Craig resident Jeni Jones finds success as studio owner
Dancing is all Jeni Jones has ever known.
But, as a little girl, she didn’t dream of being a prima ballerina or any other kind of professional dancer.
She dreamed of one day opening a dance studio.
She got her chance at 22 when she was working with a dance teacher in Craig who had to leave suddenly in the middle of the season.
“I had to say, ‘OK, do you take on a business by yourself or do you let it go,'” said Jones, now 24. “And I would have just hated myself if I didn’t try.”
Two years later, Just Dance, which uses the studio at Trapper Fitness Club, boasts 90 students ranging from ages 3 to 18 – triple the number of children from her first year in business.
It all pays off at the semi-annual recitals, the most recent of which took place Friday and Saturday at Hayden High School. Almost 400 people showed up to cheer on their children and friends.
“Sometimes you look in the mirror and say, ‘What am I doing this for? This is a lot of stress and a lot of work,'” Jones said. “And then you see them get up on stage, and it’s all worth it. I’m so proud of these girls and how far they’ve come.”
Where the heart is
One of the reasons Jones decided to open a studio in Craig was because of what she considers a lack of local dance opportunities.
While she was growing up, her parents drove her to Steamboat Springs three times a week to practice dance at Perry-Mansfield Performing Arts School and Camp.
But, Just Dance doesn’t necessarily employ the same philosophies she learned as a young dancer.
“Growing up, I had numerous dance teachers, and I remember being scared to death of some of them,” Jones said. “And I don’t want to make that impression on these kids. Dance is something that I love. I don’t want them to be scared and have that expectation that they have to be perfect, because that’s not something I’m trying to promote.”
Jones used to run a summer dance program, but was concerned about her students burning out. She wants dancing to be a way to get kids moving and active and socializing with one another.
As a student, Jones danced year round.
The stress on her mind and body caused her to quit for three years before she realized that dancing was where her heart would always be.
“I don’t think I’ll give this up, and I’m not ready to give this up,” she said. “As long as my body holds out, this is where I’ll be.”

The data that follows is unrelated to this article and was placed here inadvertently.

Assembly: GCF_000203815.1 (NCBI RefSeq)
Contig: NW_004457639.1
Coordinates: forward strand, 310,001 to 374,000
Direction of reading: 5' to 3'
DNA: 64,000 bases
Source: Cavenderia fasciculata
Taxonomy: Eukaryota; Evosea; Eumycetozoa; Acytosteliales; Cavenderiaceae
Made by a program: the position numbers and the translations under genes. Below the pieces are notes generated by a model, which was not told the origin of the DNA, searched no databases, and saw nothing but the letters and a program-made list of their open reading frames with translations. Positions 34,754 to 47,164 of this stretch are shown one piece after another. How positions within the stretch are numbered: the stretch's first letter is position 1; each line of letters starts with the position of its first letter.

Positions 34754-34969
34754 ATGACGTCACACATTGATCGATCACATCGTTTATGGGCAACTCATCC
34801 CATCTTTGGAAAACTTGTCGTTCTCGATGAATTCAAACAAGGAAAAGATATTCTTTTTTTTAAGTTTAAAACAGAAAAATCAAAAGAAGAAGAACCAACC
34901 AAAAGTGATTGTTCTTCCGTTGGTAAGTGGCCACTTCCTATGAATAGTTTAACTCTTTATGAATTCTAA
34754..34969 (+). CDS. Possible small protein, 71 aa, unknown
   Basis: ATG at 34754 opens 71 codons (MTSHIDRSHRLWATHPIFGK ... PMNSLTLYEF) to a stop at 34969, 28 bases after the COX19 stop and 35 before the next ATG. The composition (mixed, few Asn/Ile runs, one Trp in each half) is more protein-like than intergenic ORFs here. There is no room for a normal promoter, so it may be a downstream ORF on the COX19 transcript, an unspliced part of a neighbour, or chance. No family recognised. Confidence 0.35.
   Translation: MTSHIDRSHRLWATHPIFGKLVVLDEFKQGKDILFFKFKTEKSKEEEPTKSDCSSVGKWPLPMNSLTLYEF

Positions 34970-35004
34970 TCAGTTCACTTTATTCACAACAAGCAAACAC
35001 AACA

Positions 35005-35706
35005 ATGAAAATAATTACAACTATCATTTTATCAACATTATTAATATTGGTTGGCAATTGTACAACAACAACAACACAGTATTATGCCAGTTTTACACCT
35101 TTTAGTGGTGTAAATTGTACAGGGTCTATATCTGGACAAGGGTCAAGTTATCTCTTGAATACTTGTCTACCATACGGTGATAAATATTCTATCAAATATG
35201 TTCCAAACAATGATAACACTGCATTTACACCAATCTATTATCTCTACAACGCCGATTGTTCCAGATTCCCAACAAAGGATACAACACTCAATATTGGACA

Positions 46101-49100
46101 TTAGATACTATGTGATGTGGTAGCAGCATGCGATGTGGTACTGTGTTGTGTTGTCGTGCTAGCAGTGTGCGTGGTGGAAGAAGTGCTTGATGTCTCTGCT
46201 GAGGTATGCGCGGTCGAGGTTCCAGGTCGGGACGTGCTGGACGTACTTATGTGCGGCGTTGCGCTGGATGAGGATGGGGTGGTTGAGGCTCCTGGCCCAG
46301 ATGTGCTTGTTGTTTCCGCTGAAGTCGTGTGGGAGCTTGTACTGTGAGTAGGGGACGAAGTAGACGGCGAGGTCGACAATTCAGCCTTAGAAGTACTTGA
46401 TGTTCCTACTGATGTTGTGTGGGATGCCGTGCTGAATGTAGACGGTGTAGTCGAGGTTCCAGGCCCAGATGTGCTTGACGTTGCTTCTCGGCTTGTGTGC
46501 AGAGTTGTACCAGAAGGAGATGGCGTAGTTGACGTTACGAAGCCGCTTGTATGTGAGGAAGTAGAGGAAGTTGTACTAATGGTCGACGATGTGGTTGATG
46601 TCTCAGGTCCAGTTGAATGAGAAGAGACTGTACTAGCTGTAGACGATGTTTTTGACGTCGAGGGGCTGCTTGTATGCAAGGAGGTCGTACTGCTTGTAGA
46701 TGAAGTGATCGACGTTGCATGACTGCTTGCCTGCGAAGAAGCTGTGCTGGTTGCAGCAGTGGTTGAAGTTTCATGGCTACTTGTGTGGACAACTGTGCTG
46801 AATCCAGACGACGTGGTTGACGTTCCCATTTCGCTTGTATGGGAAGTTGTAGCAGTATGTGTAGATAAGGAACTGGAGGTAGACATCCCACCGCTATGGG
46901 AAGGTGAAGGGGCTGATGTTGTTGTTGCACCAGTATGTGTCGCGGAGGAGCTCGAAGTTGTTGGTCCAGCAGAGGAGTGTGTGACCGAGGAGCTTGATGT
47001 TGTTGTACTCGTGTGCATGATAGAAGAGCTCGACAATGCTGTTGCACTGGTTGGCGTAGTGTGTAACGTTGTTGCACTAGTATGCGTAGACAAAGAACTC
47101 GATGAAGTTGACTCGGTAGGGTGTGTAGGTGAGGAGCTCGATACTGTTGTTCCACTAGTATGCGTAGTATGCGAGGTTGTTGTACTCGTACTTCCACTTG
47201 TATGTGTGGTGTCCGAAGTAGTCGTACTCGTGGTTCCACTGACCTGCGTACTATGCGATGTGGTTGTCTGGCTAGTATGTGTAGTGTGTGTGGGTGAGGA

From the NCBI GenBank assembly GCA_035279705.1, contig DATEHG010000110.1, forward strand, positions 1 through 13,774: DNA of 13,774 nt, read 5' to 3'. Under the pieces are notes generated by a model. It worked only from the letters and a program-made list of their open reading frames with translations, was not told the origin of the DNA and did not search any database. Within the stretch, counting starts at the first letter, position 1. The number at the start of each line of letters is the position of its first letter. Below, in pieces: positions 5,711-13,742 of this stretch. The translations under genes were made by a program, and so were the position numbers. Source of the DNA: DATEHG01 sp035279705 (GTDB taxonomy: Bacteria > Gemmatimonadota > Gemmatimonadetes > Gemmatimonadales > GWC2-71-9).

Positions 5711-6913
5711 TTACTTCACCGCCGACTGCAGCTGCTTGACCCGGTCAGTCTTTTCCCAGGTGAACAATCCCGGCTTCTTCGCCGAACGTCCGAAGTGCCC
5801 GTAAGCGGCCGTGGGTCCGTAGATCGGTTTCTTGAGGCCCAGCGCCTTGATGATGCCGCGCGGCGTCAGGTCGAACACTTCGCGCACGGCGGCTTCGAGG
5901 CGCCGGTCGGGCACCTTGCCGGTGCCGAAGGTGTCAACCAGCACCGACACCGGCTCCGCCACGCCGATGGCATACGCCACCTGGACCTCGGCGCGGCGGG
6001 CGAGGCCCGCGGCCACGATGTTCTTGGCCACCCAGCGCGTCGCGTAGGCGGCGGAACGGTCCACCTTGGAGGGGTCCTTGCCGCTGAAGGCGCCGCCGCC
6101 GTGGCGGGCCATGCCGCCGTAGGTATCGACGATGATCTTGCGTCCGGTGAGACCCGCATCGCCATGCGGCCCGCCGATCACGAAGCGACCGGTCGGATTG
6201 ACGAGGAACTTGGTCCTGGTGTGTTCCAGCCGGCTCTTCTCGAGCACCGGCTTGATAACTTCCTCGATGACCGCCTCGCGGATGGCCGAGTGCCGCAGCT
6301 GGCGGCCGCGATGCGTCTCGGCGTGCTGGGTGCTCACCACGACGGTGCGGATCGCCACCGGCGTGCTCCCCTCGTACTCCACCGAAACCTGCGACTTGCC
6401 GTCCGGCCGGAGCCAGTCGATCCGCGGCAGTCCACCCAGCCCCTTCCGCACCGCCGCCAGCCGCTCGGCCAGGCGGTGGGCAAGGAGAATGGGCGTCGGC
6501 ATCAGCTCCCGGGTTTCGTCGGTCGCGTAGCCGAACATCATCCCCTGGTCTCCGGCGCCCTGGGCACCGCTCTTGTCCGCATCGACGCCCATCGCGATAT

But, more than 20 years of dancing takes it’s toll on a body.
Jones has fought off many common dancing injuries like back and hip pain, caused by the repeated stress of teaching a dance class.
She said she teaches about 10 hours per week, but has to choreograph the dances, which means three to four hours of work on her own.
“I don’t care if I’m young or not, that’s a lot of stress on a body,” she said. “My mind is telling me I’m still 16 and I can do the things I used to, but my body is telling me, ‘no.'”
Jones calls herself a “busy bee,” but that might be a bit of an understatement.
Aside from running her own business, she is a full-time student enrolled in 12 credit hours of online classes, and teaches preschool full time at the Moffat County Early Childhood Center.
“I’ve always been goal driven,” she said. “When I put my mind to something, it’s got to get done.”
But, that doesn’t mean owning her own business hasn’t presented challenges.
“Every year there are bumps, but you learn from them and you grow,” Jones said. “I had no idea what I was doing when I first started. And to be honest, I didn’t know if I could do it.”
The main driving force behind her success, however, has been the children she inspires: kids who don’t have to have prima ballerina potential – or even be remotely coordinated – as long as they are having fun.
“I just love working with kids,” she said. “It’s probably the most gratifying thing I’ve done with my life. I don’t want them to be perfect; I don’t want them to be in synch. I just want them to have fun. If the kids are having fun and I’m doing what I love and teaching the fundamentals of dance, then I’m doing my job.”
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